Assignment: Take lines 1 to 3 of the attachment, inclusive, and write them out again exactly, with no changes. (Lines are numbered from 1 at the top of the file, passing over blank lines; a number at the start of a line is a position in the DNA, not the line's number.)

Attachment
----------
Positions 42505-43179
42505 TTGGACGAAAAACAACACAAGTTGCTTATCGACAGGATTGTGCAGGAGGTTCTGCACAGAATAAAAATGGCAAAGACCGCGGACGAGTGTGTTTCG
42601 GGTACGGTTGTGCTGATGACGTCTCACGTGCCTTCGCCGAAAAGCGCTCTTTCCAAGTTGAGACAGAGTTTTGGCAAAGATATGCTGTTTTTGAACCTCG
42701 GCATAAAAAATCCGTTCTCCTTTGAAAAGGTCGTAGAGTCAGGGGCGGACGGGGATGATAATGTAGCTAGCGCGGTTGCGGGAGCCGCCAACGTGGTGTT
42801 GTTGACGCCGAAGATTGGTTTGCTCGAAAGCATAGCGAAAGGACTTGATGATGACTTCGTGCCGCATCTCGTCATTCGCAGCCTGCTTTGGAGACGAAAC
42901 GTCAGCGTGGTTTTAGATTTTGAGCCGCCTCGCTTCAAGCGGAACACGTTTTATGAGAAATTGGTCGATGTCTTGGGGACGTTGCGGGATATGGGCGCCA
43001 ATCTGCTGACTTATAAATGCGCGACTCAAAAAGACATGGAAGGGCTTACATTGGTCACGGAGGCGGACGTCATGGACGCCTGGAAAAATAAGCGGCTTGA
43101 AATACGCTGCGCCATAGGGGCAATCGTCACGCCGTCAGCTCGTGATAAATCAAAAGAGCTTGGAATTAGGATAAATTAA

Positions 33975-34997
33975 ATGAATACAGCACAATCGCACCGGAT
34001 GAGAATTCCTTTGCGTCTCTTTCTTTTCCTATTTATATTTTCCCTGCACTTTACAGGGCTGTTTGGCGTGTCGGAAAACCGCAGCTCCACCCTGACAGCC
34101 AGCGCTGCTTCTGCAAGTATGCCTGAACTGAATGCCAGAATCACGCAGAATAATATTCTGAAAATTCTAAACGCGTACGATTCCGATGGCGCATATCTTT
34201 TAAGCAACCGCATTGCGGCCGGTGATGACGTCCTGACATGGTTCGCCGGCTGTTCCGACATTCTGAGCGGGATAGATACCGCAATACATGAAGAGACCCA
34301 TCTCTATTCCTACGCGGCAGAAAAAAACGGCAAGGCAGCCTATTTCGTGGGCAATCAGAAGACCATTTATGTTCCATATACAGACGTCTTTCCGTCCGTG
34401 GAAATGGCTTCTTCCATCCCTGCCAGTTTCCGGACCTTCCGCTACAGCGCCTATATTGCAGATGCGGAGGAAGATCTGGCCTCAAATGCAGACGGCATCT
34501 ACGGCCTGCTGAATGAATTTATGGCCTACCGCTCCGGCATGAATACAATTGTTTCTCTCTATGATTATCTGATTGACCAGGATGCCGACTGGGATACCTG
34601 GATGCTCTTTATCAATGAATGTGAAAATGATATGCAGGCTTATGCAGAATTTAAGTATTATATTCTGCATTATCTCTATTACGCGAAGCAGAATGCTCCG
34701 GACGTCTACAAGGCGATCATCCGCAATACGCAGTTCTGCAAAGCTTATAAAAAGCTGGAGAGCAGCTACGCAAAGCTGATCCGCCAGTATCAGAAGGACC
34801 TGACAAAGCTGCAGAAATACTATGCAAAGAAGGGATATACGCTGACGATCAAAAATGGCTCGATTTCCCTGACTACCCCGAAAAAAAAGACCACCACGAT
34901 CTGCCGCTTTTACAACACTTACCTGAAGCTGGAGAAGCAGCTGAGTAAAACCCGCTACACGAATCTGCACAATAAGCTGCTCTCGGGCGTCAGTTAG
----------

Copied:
Positions 42505-43179
42505 TTGGACGAAAAACAACACAAGTTGCTTATCGACAGGATTGTGCAGGAGGTTCTGCACAGAATAAAAATGGCAAAGACCGCGGACGAGTGTGTTTCG
42601 GGTACGGTTGTGCTGATGACGTCTCACGTGCCTTCGCCGAAAAGCGCTCTTTCCAAGTTGAGACAGAGTTTTGGCAAAGATATGCTGTTTTTGAACCTCG